Hence a look that flits from flower to flower “can be the symptom of a true lack of roots; it may mean that a person has lost the ability to dwell peacefully in oneself.”[5] Sensing our inner emptiness, we seek to flee outwards, towards the world of distractions, and paradoxically we abandon the only place where we will find the One who can quench our thirst. Saint Augustine describes his own experience: “You were within me, but I was outside, and it was there that I searched for you. In my unloveliness I plunged into the lovely things which you created. You were with me, but I was not with you. Created things kept me from you; yet if they had not been in you they would have not been at all.”[6]

All this explains why, to attain with our look the heart of reality, we need to develop, while opening the door to our own inner world, a serene process of discernment: slowing down, reflecting, not giving in to haste. For example, before pressing “play on an attractive video or series, we should consider whether this is really what we want to do. A temperate person knows how to do without those things that may harm the soul or simply prevent us from growing. He or she realizes that the “sacrifice is more apparent than real; for living this way, with a spirit of sacrifice, means freeing oneself from many kinds of slavery and savoring instead, in the depths of one’s heart, the fullness of God’s love.”[7]

“A change! You say you need a change!... opening your eyes wide so as to take in better the images of things or almost closing them because you are short-sighted,” Saint Josemaria writes, challenging the reader. “Close them altogether! Have interior life, and you will see, in undreamt-of color and relief, the wonders of a better world, of a new world: and you will draw close to God.”[8] Naturally, the founder of Opus Dei isn’t suggesting that we stop looking at or separate ourselves from a world that he himself tells us is a meeting place with God. Rather, he is telling us that this external look is actually linked to our internal world and, at the same time, helps to shape it, for better or for worse.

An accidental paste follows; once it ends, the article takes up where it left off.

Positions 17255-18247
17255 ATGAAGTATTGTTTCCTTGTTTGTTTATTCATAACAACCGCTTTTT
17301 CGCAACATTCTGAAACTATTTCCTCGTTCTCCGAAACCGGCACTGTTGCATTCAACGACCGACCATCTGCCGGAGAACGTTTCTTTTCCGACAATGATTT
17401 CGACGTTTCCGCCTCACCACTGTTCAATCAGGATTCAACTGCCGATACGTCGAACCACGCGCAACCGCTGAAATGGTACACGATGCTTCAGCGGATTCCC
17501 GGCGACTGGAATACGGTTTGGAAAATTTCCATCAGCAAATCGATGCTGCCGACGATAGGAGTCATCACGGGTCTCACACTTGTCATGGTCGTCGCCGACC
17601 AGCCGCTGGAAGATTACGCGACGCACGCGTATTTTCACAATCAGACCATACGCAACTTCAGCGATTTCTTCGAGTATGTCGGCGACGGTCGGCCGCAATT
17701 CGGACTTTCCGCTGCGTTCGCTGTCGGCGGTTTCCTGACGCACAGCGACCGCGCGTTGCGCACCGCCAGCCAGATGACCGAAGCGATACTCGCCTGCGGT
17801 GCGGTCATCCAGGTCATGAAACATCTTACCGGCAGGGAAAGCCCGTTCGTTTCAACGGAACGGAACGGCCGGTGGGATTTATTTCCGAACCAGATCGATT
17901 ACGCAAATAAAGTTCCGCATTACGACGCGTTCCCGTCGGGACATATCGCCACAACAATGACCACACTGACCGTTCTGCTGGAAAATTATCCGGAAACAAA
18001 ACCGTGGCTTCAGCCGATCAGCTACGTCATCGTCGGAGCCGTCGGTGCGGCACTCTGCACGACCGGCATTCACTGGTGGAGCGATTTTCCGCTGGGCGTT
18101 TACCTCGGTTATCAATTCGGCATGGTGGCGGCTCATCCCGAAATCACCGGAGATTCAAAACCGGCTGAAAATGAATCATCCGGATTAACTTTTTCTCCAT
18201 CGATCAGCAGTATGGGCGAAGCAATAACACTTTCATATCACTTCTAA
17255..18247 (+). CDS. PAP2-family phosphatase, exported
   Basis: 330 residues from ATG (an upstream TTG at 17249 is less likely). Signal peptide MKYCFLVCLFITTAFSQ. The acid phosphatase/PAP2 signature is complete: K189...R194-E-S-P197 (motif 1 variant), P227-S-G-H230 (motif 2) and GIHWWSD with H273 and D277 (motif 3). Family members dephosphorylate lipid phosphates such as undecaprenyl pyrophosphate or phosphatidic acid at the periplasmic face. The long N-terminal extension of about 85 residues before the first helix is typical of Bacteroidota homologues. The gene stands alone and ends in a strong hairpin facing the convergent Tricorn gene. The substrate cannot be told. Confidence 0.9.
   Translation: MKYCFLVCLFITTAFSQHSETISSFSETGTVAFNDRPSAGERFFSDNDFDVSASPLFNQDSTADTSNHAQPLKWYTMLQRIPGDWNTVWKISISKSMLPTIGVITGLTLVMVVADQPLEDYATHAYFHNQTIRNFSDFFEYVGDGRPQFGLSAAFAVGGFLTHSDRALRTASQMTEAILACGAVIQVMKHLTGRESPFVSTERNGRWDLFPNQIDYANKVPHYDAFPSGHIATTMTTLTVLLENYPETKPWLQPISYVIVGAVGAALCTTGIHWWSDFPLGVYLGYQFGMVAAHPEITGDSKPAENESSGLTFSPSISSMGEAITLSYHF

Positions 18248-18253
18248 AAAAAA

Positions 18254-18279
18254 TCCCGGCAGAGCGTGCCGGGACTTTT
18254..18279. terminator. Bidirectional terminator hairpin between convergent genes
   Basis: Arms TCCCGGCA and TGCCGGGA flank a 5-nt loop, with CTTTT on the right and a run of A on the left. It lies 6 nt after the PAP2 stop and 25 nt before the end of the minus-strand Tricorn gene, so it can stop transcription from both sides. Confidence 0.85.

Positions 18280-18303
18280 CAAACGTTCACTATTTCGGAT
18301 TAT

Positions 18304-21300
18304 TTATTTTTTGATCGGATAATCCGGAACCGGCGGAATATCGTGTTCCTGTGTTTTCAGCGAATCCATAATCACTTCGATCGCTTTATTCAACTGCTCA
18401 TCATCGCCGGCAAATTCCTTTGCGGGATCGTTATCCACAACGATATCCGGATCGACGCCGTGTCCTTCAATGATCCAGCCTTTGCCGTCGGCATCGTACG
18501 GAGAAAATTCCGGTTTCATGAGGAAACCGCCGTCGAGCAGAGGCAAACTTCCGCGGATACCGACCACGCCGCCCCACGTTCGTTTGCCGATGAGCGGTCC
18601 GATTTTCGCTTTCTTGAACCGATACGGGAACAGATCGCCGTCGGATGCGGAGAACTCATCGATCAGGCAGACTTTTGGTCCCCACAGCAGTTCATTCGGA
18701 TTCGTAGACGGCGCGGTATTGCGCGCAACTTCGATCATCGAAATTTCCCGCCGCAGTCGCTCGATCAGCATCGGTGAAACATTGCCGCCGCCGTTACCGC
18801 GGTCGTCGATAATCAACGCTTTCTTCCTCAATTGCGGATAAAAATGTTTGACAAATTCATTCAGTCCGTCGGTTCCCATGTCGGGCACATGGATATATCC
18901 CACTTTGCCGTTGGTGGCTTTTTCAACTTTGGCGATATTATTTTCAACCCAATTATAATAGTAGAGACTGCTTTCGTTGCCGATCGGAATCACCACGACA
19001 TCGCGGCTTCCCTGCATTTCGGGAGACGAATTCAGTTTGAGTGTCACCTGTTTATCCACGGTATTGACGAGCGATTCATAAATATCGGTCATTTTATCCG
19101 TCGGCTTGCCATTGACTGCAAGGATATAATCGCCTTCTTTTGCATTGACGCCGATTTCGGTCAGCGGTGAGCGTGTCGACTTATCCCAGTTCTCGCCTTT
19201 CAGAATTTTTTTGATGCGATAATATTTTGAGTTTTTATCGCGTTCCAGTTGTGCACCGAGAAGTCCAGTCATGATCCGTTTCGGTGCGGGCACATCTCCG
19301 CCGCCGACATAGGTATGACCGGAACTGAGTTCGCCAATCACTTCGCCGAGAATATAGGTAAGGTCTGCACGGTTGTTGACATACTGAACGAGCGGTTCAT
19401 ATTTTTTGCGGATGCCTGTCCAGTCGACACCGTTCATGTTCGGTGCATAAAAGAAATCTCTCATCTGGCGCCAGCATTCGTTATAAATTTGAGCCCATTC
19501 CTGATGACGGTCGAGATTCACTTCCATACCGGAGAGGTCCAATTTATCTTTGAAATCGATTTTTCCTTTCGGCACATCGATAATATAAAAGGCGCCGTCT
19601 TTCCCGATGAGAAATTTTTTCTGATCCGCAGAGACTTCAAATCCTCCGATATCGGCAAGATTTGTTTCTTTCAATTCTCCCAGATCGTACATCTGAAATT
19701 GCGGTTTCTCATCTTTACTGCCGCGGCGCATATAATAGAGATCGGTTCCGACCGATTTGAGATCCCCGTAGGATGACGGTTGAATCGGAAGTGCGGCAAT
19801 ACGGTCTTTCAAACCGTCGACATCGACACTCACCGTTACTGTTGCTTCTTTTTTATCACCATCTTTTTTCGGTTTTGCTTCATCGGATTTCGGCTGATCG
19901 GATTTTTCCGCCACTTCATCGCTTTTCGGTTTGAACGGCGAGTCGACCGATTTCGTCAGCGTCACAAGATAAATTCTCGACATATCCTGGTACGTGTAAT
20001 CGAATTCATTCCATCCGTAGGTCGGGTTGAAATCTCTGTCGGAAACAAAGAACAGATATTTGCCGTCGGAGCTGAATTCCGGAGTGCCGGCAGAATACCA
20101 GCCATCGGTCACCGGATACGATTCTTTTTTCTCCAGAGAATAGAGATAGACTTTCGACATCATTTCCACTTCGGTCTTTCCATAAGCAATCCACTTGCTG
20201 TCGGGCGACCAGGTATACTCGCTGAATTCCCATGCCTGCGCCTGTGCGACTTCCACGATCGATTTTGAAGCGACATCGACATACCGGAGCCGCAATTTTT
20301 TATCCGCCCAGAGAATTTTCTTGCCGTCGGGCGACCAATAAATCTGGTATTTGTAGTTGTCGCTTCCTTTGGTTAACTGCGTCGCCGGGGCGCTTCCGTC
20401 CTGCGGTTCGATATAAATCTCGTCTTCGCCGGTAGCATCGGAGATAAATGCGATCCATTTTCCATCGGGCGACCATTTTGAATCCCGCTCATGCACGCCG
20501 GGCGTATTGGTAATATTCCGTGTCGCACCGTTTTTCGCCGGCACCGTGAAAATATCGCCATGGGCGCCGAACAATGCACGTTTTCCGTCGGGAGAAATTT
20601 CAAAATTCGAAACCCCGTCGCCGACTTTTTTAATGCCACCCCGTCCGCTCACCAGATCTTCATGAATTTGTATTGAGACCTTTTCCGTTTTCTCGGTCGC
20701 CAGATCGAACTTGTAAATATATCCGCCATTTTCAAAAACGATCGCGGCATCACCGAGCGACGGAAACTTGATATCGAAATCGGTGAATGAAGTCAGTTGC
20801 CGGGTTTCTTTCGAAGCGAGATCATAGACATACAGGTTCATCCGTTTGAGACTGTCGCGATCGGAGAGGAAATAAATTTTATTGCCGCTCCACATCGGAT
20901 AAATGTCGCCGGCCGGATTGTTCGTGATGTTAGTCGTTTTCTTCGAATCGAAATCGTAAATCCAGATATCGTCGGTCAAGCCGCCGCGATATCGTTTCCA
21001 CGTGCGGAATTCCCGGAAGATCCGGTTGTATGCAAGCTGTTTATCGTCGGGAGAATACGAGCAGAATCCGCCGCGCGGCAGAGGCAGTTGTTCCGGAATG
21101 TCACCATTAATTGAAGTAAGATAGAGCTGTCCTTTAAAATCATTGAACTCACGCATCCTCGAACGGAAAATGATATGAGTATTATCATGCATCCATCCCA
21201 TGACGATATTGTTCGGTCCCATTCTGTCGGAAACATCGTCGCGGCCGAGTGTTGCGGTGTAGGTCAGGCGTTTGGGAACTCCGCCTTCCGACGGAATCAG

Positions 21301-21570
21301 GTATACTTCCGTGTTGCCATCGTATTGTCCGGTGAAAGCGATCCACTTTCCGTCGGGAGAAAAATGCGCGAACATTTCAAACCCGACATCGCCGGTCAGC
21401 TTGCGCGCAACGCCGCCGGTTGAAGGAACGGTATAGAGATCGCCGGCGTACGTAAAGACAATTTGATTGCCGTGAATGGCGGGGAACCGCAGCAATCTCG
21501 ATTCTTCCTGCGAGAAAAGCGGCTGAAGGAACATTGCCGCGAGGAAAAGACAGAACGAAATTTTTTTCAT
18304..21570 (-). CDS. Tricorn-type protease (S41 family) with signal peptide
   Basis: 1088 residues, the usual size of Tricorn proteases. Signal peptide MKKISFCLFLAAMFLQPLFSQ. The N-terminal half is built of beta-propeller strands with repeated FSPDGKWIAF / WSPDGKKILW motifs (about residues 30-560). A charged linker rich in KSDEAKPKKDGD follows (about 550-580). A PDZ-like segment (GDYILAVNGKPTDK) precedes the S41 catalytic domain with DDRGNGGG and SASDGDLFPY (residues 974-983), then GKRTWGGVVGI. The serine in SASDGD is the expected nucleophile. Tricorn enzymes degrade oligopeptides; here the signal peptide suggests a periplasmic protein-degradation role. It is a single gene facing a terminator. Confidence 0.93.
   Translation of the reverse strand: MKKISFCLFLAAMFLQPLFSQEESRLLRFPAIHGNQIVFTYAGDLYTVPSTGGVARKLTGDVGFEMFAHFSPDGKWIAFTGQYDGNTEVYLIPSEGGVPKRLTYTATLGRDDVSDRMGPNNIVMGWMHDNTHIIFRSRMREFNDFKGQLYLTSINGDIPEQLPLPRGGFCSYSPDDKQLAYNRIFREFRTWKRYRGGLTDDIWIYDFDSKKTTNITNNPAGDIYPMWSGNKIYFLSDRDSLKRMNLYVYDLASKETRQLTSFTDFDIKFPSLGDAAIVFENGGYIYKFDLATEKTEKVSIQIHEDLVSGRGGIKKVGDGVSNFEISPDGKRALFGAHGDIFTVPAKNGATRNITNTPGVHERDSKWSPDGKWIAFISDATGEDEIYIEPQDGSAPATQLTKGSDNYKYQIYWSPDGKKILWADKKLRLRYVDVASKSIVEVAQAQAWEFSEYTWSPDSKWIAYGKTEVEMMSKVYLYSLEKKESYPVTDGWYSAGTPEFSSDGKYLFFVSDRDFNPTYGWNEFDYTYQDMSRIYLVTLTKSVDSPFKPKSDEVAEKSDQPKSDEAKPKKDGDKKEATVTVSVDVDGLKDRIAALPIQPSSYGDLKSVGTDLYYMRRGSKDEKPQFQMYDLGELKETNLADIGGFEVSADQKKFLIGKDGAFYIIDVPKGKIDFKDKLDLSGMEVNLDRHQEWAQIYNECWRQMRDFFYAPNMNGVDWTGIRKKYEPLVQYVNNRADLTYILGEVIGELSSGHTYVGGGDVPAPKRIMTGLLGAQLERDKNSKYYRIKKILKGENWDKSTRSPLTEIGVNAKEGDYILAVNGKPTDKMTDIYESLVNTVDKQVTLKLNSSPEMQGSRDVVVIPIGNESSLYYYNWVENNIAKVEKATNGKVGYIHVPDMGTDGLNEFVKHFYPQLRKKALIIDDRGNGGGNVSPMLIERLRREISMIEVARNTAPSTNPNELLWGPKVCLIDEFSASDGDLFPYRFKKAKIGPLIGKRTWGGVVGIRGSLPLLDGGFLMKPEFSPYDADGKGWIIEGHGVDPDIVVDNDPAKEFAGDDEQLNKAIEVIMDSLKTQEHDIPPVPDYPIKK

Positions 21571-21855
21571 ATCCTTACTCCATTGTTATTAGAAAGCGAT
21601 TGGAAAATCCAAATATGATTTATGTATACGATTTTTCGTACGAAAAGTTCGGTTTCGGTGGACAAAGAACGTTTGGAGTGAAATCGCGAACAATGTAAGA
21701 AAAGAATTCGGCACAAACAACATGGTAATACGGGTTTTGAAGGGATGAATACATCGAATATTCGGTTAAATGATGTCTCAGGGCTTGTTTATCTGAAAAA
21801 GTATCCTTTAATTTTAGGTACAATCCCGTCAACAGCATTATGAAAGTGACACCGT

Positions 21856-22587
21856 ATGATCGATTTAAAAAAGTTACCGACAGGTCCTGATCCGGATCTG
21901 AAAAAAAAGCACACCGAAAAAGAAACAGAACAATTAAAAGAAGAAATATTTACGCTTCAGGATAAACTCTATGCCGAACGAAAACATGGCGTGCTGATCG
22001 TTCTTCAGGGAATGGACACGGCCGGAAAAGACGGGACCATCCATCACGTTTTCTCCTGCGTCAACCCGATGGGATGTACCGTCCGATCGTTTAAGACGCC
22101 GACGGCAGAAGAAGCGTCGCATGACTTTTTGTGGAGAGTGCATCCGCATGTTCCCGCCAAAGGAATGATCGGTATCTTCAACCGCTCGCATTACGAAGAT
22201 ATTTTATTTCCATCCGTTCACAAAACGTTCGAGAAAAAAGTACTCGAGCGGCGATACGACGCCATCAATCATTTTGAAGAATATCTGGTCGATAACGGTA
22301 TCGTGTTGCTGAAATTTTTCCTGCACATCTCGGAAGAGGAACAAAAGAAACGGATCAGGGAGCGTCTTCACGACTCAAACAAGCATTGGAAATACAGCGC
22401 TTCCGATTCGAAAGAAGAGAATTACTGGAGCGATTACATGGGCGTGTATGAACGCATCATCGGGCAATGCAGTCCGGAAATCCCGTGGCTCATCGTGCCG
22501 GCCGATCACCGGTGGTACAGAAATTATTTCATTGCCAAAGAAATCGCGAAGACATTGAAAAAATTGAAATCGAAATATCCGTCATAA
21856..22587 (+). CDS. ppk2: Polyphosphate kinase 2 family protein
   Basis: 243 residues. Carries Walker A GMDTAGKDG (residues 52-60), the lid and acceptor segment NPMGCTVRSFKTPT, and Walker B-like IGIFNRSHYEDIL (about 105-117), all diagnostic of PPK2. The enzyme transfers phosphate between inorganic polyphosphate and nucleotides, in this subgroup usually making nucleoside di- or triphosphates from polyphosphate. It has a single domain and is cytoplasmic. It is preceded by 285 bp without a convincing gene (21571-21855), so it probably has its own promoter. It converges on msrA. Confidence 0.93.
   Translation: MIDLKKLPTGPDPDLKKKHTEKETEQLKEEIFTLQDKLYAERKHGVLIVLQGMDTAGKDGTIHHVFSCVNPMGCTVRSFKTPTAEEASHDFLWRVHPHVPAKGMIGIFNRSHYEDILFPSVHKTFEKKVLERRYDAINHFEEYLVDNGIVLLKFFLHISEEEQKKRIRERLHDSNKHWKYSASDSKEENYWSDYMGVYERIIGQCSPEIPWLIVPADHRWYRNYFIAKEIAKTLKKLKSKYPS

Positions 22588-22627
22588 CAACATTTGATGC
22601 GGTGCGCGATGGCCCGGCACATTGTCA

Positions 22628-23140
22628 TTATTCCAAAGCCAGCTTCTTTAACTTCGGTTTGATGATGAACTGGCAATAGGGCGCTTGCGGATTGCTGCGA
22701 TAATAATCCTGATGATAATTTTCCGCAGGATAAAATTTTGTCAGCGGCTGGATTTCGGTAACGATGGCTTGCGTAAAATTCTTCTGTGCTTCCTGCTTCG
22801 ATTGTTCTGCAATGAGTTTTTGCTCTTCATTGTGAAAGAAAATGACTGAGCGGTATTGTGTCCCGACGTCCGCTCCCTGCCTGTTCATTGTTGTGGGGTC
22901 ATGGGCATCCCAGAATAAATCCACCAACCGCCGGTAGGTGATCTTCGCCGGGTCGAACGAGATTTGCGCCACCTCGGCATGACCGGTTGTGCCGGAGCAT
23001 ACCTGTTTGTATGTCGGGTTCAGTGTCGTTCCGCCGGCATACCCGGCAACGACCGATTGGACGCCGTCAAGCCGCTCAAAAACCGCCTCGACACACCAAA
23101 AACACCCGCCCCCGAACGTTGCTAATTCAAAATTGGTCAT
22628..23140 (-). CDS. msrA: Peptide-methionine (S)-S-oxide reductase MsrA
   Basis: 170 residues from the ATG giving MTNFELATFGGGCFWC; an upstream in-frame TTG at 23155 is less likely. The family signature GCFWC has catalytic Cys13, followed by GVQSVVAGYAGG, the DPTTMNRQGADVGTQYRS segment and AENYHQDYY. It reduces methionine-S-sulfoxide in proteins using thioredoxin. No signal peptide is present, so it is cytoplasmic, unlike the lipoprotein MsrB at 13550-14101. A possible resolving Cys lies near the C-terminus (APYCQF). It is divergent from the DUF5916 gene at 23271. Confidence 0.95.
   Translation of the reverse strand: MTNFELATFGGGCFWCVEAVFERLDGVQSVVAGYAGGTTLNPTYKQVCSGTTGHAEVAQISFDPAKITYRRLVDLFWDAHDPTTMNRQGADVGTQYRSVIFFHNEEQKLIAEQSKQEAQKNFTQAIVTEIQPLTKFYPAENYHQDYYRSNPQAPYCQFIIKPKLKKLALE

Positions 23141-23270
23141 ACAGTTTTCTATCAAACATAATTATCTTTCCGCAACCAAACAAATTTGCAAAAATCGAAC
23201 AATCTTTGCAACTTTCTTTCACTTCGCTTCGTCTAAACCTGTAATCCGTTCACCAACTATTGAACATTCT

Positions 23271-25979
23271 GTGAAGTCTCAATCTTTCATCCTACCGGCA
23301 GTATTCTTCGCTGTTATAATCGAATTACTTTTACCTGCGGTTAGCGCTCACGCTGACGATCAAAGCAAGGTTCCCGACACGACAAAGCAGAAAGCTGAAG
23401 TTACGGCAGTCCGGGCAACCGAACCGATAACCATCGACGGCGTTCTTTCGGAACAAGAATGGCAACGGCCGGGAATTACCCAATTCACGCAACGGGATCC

The “self-interested” look

A look not molded by temperance can also inadvertently be guided by a possessive self-interest, like an animal searching for its prey. Remember that a greedy eye is a bad thing (Sir 31:13), Sacred Scripture warns. Like the look that wanders from flower to flower, this “predatory look often reveals a way of relating to the world that is deeply rooted in the person. It reflects the attitude of someone who sees everything through the prism of their own self-interest, and hence values ​​the world in relation to the immediate benefit it brings them. It is as though the heart has remained stuck, observing everything from a single point of view.

Intemperance is destructive because it makes it hard for someone to calmly perceive objects and people in all their rich nuances. This, in turn, affects one’s decisions, since not having true knowledge of the world around us is an obstacle to deciding correctly. The glutton, for example, is trapped in the search for pleasures of the palate; in the sight of a banquet, this person is unable to perceive all the creativity and beauty being offered. They won’t even be able to truly enjoy the pleasure of eating rich and attractive foods, nor enriching conversation with others.

This self-interested look also influences one’s relationships with others. A person who hasn’t attained a free and generous way of looking tends to see people from the point of view of their own benefit, the favor they can ask for. Their first reaction is not to look others in the eye and strive to see how they truly are, what their needs are, what can be done for them, the uniqueness and charm of their personality. This blindness of spirit, this inability to see the divine imprint on those around us, is the result of a deformed way of looking, warped by intemperance. “Our hearts can become attached to true or false treasures; they can find genuine rest or they can simply slumber, becoming lazy and lethargic,” Pope Francis said in his message for World Youth Day in 2015. “How powerful is this ability to love and to be loved! Do not let this precious treasure be debased, destroyed or spoiled. That is what happens when we start to use our neighbors for our own selfish ends.”[9]